Tuesday, 26 February 2013

Defending Beauty in the Age of Commodity

Ana's thought: "The depth of my soul is measured by the profundity of my art."

When we remember the defining moments of art history, we call to mind the painters and sculptors of the Renaissance - the geniuses Michelangelo, Raphael, da Vinci, Dürer, Van Eyck - those driving forces in a new age of realism who broke ground in perspective and colour. They chose to serve as mirrors to their lives and their beliefs. In the Baroque period, Caravaggio and Bernini imbued their works with potent emotion - to this day, their art is irresistible to the eye of the beholder, for it resonates deeply within our hearts. Amid the sea of splendor that is our past, one cannot help but ask what today's art world offers in response.

Today's world is one of commodity. Modern culture demands that our gratification be instant - and in turn, all things are made instantly! Our idea of success is something that darts by with all the quickness and effete of a shooting star. Media insists that our attention span not last longer than a handful of moments, and shock value and sensationalism sing their siren songs to eager ears. Among all of this disarray, it has become quite rare to find the pairing of substance and beauty. We are told to reject the idea that art was something once considered 'fine', that beauty is archaic.

In the age of masters, it was understood that art flourishes when properly cultivated. Instinct was important, yes, but true magnificence was mastered by learning. Through institutions like Florence's Accademia e Compagnia delle Arte di Disegno, promising and passionate artists were given ample opportunity to develop their skills. The modern push to constantly accelerate stifles the promise of creative souls, deprives them of the life experience necessary to awaken the greatness asleep inside them.

As artists, there are difficult questions ahead - who among us will be brave enough to rise up and answer why have we chosen to turn our backs on beauty and emotion? Why must our celebrations of the wondrous human body be distorted and turned in to pornography? What messages are we spreading through our art, and to whom do they speak? Above all, can we still expect to ignite fires that will burn forever, marking our time as something resplendent, in an age that praises only entertainment and shock value?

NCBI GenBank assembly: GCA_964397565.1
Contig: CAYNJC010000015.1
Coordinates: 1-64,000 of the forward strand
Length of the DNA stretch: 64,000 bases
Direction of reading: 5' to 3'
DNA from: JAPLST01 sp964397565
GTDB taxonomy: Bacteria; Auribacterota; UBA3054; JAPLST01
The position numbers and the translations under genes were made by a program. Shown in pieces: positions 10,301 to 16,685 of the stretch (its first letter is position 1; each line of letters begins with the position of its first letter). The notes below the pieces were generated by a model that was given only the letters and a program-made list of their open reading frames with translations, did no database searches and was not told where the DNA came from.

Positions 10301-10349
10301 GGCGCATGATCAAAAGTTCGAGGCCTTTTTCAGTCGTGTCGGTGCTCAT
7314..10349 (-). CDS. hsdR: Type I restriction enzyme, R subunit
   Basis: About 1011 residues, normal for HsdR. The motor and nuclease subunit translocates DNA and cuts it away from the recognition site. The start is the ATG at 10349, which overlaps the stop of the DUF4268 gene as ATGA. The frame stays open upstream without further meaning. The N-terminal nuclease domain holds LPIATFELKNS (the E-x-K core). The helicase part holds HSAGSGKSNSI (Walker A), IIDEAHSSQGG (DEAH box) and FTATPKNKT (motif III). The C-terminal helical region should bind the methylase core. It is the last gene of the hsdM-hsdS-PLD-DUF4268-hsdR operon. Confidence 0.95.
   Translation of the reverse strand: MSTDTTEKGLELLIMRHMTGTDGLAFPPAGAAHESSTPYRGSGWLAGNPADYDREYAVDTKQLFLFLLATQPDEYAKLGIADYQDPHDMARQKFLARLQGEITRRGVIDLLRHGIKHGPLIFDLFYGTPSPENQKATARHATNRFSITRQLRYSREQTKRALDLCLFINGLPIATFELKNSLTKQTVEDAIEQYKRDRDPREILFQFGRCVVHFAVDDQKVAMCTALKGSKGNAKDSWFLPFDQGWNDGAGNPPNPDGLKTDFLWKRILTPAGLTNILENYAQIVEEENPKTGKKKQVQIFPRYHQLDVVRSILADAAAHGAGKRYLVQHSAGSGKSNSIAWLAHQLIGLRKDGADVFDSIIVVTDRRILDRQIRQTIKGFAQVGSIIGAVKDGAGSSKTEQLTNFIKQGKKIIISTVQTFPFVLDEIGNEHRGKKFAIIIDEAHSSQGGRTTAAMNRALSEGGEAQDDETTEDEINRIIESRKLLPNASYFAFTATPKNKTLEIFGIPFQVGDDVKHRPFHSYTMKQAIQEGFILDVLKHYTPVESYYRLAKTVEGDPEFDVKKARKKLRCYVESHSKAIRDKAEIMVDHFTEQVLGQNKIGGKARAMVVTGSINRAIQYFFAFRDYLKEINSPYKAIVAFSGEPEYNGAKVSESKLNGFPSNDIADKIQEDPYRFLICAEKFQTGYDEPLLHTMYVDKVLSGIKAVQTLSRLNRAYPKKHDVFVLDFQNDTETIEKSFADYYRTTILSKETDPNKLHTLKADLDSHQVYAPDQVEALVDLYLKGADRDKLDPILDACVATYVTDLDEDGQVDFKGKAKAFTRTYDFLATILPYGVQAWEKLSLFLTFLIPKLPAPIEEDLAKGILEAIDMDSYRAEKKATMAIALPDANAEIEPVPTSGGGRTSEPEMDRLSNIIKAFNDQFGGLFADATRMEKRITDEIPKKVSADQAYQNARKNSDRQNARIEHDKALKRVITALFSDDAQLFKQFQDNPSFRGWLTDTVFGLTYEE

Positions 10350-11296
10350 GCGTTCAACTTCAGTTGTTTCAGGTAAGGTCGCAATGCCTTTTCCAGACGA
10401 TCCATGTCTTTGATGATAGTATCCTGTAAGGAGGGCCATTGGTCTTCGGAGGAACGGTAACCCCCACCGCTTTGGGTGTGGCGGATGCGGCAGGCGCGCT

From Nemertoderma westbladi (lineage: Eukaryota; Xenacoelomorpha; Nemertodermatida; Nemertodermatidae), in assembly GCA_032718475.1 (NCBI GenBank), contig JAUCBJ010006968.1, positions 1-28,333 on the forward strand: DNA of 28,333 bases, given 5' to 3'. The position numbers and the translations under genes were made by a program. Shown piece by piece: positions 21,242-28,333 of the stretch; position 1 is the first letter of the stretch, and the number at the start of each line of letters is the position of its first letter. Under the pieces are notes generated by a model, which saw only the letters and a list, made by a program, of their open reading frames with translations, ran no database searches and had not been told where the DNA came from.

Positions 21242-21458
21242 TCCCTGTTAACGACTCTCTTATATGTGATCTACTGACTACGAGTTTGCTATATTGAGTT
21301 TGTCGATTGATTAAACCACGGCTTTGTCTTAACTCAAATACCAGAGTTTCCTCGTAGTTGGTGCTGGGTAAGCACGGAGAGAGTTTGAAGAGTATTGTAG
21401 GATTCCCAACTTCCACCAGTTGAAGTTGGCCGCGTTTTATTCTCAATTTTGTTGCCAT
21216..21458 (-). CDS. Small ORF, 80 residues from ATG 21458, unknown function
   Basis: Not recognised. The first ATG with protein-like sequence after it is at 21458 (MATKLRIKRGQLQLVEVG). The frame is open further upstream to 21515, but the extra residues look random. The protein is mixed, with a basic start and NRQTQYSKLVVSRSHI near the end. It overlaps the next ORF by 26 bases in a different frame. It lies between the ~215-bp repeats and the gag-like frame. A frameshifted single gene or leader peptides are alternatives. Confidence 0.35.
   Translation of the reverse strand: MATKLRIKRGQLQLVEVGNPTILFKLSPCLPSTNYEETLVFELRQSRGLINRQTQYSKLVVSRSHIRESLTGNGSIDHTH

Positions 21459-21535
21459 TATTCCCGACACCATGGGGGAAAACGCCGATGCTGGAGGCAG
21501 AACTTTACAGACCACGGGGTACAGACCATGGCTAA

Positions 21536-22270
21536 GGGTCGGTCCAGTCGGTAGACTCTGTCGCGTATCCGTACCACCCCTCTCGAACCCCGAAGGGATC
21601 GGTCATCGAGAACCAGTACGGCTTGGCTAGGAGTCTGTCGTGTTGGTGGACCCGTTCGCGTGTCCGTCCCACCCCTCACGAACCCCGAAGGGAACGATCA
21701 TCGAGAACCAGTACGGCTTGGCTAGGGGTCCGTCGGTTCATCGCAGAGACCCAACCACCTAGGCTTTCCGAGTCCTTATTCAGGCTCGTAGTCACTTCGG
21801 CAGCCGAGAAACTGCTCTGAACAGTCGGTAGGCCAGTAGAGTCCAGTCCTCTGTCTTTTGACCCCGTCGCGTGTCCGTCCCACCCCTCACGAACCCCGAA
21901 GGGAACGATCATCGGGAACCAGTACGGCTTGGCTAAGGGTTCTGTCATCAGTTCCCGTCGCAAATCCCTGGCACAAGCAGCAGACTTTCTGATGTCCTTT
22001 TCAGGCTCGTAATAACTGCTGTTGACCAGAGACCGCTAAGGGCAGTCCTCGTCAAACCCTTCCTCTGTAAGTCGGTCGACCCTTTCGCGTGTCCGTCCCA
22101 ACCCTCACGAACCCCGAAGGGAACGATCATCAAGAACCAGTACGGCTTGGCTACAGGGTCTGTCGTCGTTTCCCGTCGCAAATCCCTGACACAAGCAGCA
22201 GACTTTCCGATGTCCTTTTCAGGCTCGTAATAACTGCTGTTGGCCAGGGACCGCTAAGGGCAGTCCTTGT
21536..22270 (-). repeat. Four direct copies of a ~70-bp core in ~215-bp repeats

Saturday, 16 February 2013

To View Art From Both Sides: The Creator and the Critic

Ana's Thought: "Critic, be gentle with your words, for they are the arrows that kill the Heart of Inspiration."

For all of its magnificent offerings and dazzling opportunities, the art world is capable of such cruelty. One can pour their soul, the very essence of his or her self, into a creation, only to then stand by as it is smashed apart by a single word of opposition. For every reward shining before the artist at work, there is incalculable risk to one's identity and well-being.

It may serve as a comfort for creative souls to know that acclaim, when it is real, builds slowly. Those whose brilliance flashes in dramatic flares before the public eye will see their success flicker out - as quickly as a stray spark without kindling - and history shall not remember them. Art is a practice, requiring incredible strength and dedication to the patient pursuit of ideas. A genuine life of art cannot be solely an aim for some imagined pinnacle, particularly when the odds of securing that elusive fame are so slim.